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Funding social care through budget will help NHS meet demands

We can no longer afford to plan and fund health and care services in isolation, Colleges tell chancellor

Louise Prime

Thursday, 18 October 2018

We can no longer afford to plan and fund health and care services in isolation and we need right now a stronger strategy to ensure people live both long and healthy lives, a group of Royal Colleges have told the chancellor. In their joint letter to Philip Hammond, they have urged him to use the autumn budget to deliver a long-term investment in adult social care, public health services and the NHS workforce – or otherwise risk the NHS failing to meet demands, despite the recent £20.5 billion funding increase.

They told the chancellor that ‘once again’, the NHS is facing a winter of high bed occupancy rates and low staff morale, and argued that an injection of adult social care funding would significantly alleviate this. And they warned him that unless he uses the autumn budget as an opportunity to build upon the NHS funding settlement, plans for truly integrated care will not be possible, and consequent demand on NHS services will not be manageable.

The letter, copied to health and social care secretary Matt Hancock, is jointly signed by the Royal College of Physicians, Royal College of Surgeons, Royal College of Surgeons of Edinburgh, Royal College of Anaesthetists, Royal College of Psychiatrists, Royal College of Nursing, Royal Pharmaceutical Society, Royal College of Emergency Medicine, Faculty of Public Health and Faculty of Sexual and Reproductive Healthcare (FSRH). They pointed out: “A healthier population is key to the long-term sustainability of all public services, including NHS and social care services. There is strong evidence that prevention interventions are cost-effective, reduce health inequalities, and can deliver improvements in health and return on investment in the short, medium, and long-term.”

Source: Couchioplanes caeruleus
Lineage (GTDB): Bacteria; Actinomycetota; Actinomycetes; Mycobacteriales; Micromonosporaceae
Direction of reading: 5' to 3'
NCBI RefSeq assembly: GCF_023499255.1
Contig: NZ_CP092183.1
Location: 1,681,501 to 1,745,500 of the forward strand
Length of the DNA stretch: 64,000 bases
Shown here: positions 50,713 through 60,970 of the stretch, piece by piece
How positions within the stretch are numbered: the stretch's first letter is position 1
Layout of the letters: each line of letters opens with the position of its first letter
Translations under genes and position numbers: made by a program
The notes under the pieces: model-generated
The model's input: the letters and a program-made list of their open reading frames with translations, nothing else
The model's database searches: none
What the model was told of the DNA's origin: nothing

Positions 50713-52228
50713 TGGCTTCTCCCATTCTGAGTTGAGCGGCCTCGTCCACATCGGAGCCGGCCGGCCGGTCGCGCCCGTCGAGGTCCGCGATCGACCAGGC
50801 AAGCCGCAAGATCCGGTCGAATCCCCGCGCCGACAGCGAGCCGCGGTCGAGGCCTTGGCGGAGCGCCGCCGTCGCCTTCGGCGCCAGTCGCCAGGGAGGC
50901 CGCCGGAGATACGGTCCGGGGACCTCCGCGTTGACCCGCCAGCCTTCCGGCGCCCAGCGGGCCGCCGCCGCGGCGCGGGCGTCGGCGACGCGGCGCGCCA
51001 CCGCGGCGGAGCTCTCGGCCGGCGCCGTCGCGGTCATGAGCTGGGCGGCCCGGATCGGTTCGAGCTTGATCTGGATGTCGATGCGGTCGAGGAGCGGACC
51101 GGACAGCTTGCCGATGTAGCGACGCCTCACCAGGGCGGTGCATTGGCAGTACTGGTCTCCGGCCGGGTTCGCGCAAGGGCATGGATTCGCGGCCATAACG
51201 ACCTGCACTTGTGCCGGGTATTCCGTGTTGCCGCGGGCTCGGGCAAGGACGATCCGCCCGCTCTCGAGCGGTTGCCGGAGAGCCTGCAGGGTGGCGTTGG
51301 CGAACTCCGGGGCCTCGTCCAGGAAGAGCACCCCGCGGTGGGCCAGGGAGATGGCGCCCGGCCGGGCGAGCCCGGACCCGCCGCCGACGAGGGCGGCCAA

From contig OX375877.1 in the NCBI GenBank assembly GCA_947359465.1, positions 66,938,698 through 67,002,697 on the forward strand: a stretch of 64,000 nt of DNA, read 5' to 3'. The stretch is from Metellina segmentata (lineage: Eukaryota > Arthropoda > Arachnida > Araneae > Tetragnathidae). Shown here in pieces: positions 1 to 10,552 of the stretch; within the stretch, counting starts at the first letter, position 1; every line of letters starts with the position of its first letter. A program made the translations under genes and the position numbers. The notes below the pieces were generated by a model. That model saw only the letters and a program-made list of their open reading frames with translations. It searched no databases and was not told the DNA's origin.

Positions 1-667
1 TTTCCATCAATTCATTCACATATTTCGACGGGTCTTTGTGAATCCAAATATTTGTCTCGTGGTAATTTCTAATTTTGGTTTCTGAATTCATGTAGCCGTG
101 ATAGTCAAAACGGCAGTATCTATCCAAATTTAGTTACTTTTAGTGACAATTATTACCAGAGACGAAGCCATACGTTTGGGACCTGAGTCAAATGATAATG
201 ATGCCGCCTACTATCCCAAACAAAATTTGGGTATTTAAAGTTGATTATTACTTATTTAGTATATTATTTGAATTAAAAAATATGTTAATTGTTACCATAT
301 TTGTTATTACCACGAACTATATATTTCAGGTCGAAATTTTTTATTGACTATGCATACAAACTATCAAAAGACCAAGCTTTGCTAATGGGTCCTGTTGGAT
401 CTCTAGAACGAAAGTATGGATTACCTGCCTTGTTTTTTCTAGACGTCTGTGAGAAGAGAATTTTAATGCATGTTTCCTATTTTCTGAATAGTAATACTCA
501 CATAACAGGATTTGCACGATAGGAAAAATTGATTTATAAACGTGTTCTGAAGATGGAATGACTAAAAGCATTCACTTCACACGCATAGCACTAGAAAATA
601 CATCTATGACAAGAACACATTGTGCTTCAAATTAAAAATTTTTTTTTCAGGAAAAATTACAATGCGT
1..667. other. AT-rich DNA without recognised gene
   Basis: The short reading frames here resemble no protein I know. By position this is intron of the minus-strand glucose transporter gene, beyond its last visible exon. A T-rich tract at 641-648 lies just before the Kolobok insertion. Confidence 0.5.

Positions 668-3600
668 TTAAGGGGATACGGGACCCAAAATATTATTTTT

The Colleges said the UK has not properly planned for the challenges brought as more people live into old age – 40% of people over the age of 65 have a long-term health condition, which must be well managed to enable older people to enjoy their later years.

They pointed out that adult social care services in England are estimated to face a £3.5 billion funding gap by 2025, purely to maintain existing standards of care. They said: “This gap needs to be plugged, and a long-term funding solution identified, as a matter of urgency,” because without proper funding of services for older and disabled people in the community, both they and primary and secondary care patients suffer as they remain stranded in waiting rooms and hospitals – which not only leads to poorer outcomes for them, it also significantly reduces the resources available to treat other patients.

They warned: “There is no excuse for delay. Once again we face a winter of high bed occupancy and low staff morale, which an injection of adult social care funding will significantly alleviate…

“Every part of the system is linked, and we can no longer afford to plan and fund health and care services in isolation. A stronger strategy to make sure we live both long and healthy lives must start now.”

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